He sounded easygoing again as he added, “It’s an accident of the work we’ve done.’’ Only after a few productions, he explained, did he notice “how interesting it was when people were discussing gender politics and relationships between men and women when men were playing the women.’’
Propeller embraces in-your-face artifice, a direct contradiction of the naturalism that has dominated the stage since the mid-20th century. Hall believes his company’s approach forges a different compact with the spectators — partly because the men playing women are very clearly male: perhaps hairy, perhaps balding, actors rather than female impersonators.
“The most important thing that happens, I think, is that the audience have to suspend their disbelief. They are forced to right at the beginning of the evening,’’ he said. “If anything, the men playing the women are sort of at the root of surreal playmaking.’’
Propeller began in 1997 with a production of “Henry V,’’ and actor Richard Clothier — who plays the title role in “Richard III’’ and the Duke of Ephesus in “The Comedy of Errors’’ — might have been part of the troupe from the start if only he’d accepted Hall’s invitation.
“Well, I was asked to be in it and rather grandly said, ‘Unless I can be Henry V, I’m not interested,’ and duly consigned myself to a year’s unemployment,’’ Clothier recalled jovially from Plymouth, England, where the company was touring. “The next time I found out that he was doing a show, I went and begged to be part of the company again.’’
He joined in 1998, with Propeller’s first production of “The Comedy of Errors.’’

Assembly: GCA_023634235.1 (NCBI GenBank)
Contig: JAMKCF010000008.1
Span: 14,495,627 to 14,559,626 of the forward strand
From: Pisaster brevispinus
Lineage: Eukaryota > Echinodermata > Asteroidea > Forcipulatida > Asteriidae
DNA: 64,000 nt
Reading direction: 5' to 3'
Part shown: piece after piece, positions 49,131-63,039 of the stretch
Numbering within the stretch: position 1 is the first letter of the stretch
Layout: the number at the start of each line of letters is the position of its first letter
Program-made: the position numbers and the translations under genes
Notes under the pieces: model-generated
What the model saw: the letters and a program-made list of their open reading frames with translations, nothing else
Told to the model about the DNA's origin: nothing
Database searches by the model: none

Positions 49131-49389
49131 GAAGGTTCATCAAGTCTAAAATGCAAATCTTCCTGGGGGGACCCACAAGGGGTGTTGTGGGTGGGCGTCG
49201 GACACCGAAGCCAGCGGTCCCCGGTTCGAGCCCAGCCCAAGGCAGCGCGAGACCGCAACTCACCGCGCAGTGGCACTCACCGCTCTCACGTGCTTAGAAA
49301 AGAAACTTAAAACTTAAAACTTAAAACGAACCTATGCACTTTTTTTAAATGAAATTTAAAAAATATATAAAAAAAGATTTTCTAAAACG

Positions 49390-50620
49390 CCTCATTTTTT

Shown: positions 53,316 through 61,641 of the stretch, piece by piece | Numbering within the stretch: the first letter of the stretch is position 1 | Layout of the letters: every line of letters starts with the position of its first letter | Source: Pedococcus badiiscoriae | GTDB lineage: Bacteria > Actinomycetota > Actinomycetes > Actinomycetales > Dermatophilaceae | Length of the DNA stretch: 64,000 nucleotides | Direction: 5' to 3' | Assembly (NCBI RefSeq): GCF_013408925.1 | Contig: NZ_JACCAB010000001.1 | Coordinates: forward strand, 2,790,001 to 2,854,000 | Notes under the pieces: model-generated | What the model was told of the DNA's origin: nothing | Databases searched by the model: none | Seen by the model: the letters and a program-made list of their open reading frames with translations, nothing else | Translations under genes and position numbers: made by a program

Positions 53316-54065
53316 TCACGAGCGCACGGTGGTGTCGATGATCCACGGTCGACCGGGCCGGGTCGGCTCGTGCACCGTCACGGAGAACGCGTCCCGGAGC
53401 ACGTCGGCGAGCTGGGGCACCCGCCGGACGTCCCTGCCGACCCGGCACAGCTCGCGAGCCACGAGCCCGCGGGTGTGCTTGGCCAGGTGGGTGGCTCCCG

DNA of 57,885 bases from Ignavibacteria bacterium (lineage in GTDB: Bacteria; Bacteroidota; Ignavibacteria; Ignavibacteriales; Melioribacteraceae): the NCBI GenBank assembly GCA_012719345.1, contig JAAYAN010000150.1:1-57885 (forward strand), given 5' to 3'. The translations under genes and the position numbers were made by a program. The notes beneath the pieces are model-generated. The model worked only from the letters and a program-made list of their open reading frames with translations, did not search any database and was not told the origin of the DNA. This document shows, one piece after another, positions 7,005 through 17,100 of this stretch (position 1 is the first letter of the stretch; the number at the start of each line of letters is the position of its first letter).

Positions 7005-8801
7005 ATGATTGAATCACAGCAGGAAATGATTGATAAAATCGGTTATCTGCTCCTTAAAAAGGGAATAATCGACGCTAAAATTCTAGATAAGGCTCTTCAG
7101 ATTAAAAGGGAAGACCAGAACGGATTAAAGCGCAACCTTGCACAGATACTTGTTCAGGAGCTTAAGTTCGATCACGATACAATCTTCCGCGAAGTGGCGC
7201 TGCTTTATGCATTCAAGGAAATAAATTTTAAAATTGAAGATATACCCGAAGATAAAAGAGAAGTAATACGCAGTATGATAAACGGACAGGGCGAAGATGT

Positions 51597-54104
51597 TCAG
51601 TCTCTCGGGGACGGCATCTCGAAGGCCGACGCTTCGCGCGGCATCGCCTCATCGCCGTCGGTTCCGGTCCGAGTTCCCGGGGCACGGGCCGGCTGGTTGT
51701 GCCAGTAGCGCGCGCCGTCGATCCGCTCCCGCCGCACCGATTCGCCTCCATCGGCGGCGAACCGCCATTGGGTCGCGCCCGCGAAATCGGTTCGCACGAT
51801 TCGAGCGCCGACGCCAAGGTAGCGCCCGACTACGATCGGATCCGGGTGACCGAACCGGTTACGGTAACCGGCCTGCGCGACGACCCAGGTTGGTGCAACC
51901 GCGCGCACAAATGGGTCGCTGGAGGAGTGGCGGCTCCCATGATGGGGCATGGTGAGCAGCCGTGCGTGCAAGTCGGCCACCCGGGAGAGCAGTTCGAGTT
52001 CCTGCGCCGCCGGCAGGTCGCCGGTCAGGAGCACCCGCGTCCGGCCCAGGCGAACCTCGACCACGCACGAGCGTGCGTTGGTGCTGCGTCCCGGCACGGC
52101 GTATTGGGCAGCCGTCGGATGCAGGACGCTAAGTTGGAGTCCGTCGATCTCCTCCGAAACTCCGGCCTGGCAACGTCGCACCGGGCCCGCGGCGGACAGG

“We had a tiny, tiny budget when we first started,’’ Clothier said. “In terms of how the company’s developed, it’s sort of unrecognizable from what it was. It was all done on a shoestring and was consciously ‘poor theater.’ Everything that had to be done onstage was done by the actors: all the music, all the sound effects, any carting props onto stage and offstage. Nothing was hidden. There was no scenery as such. We put down a floor cloth. That’s what we toured: floor cloth and props.’’
And when the company flew in the early years, those props — “things like knives and pikes and spears’’ — were often carry-on luggage, he said.
Now Propeller travels with bigger, more expensive productions, playing larger theaters, supported by a full staff. But the company’s roots are visible when actors play their own instruments, make sound effects in plain view, or, less often these days, change their costumes onstage. That’s in keeping with Hall’s desire that Propeller “take away some of the technology of the modern theater and generate [the story] from the performance.’’